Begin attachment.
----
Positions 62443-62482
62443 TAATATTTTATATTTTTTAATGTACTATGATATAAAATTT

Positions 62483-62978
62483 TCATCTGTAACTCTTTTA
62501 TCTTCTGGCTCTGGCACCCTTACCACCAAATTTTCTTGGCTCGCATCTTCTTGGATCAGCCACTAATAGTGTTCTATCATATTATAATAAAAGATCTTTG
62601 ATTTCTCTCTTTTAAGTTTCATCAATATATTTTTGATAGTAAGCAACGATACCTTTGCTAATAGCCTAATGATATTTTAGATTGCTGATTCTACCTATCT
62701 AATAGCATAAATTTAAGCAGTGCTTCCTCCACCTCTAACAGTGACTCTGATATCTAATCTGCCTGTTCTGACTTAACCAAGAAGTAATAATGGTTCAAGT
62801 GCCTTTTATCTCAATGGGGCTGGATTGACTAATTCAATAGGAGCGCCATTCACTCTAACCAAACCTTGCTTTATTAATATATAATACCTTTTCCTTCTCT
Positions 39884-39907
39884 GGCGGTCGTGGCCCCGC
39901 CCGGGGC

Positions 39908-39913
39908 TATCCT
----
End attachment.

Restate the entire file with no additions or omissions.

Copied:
Positions 62443-62482
62443 TAATATTTTATATTTTTTAATGTACTATGATATAAAATTT

Positions 62483-62978
62483 TCATCTGTAACTCTTTTA
62501 TCTTCTGGCTCTGGCACCCTTACCACCAAATTTTCTTGGCTCGCATCTTCTTGGATCAGCCACTAATAGTGTTCTATCATATTATAATAAAAGATCTTTG
62601 ATTTCTCTCTTTTAAGTTTCATCAATATATTTTTGATAGTAAGCAACGATACCTTTGCTAATAGCCTAATGATATTTTAGATTGCTGATTCTACCTATCT
62701 AATAGCATAAATTTAAGCAGTGCTTCCTCCACCTCTAACAGTGACTCTGATATCTAATCTGCCTGTTCTGACTTAACCAAGAAGTAATAATGGTTCAAGT
62801 GCCTTTTATCTCAATGGGGCTGGATTGACTAATTCAATAGGAGCGCCATTCACTCTAACCAAACCTTGCTTTATTAATATATAATACCTTTTCCTTCTCT
Positions 39884-39907
39884 GGCGGTCGTGGCCCCGC
39901 CCGGGGC

Positions 39908-39913
39908 TATCCT